3. Memory constraints. At my last job we had an 40MB PDF in the database, and kept getting Java OutOfMemoryErrors in the log file. We eventually realized that the entire 80MB PDF was read into the heap not just once, but TWICE thanks to a setting in Hibernate ORM (if an object is mutable, it makes a copy for editing in memory). Once the PDF was streamed back to the user, the heap was cleaned up, but it was a big hit to suck 80MB out of the heap at once just to stream a document. Know your code and how memory is being used!

Your web server should be able to handle most of your security concerns, but if documents are small and the DB isn't already under a big load, then I don't really see a big issue with having them in the DB.

  • Documents will remain relative small, but I will keep this in mind, maybe having two databases on seperate servers or something like that. – Johan Bresler Oct 19 '08 at 4:24

I've just started researching SQL Server 2008's FILESTREAMing for BLOBs and have run across a HUGE limitation (IMO)--it only works with integrated security. If you don't use Windows Authentication to connect to the DB server, you're unable to read/write the BLOBs. Many application environments can't use windows authentication. Certainly not in heterogeneous environments.

A better solution for storing BLOBs must exist. What are the best practices?


This article covers most of the issues. If you are using SQL Server 2008, check out the use of the new FILESTREAM type as discussed by Paul Randal here.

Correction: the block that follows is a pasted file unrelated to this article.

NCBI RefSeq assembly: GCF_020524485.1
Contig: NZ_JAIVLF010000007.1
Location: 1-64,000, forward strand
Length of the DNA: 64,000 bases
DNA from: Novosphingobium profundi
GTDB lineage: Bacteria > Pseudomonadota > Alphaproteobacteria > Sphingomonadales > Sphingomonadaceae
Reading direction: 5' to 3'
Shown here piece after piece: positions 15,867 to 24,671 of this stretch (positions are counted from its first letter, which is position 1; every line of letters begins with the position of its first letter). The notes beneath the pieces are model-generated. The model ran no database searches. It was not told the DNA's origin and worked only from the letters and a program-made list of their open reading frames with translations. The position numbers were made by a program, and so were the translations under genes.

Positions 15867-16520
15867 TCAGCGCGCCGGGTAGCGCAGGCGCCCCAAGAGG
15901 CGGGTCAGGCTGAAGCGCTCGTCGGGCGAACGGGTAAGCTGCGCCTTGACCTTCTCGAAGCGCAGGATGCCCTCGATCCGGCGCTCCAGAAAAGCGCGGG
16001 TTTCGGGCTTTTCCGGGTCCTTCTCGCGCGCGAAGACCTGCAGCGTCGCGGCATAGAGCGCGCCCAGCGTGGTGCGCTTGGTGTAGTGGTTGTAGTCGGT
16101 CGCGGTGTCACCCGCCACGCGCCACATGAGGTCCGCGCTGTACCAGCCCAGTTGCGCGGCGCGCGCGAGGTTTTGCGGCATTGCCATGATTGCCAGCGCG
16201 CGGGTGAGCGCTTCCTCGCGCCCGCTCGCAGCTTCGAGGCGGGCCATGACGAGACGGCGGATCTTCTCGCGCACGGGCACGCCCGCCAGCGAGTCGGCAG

It depends on the databasetype. Oracle or SQLServer? Be aware of one disadvantage - restore of a single document.


Sorry - the answer I offered was based on SQL Server, so the maintenance portion is not appropriate. But file I/O is accomplished at the hardware level and any database adds extra processing steps.

The database will impose extra overhead when retrieving the document. When the file is on disk you are only as slow or as fast as the I/O on the server. You certainly should manage your meta in a database, but in the end you want the UNC of the file and point the user to the source and get out of the way.

From a maintenance and administration perspective you will limit yourself to a SAN when dealing with MS SQL Server. Solutions like Documentum take a different approach with simple storage on the disk and allows you to implement a storage solution as you see fit.


Let me clarify my statement - with SQL Server you have limited options when you exceed the physical storage capacity of the box. This is in fact one of the big weaknesses of Sharepoint that you are not able to simply attach any type of network storage.


From what I have experienced storing content files as blobs, in both SQL Server and Oracle, works OK with a small database and with a low number of logged in users. ECM system separate them and use separate services for streaming content. Depending on the size of the files, the server resources can be impacted with simultaneous retrieval of large files. Archive of databases with large sets of files becomes problematic due to the time to restore and the inability to retrieve documents form the archive.

If these files are corporate records, and this is the authoritative copy of the records, you may have compliance and retention management issues, especially if you archive the files. Also search and version control may become a huge issue moving forward.

You may want to investigate an ECM system with an API of some sort, rather than re-inventing the wheel.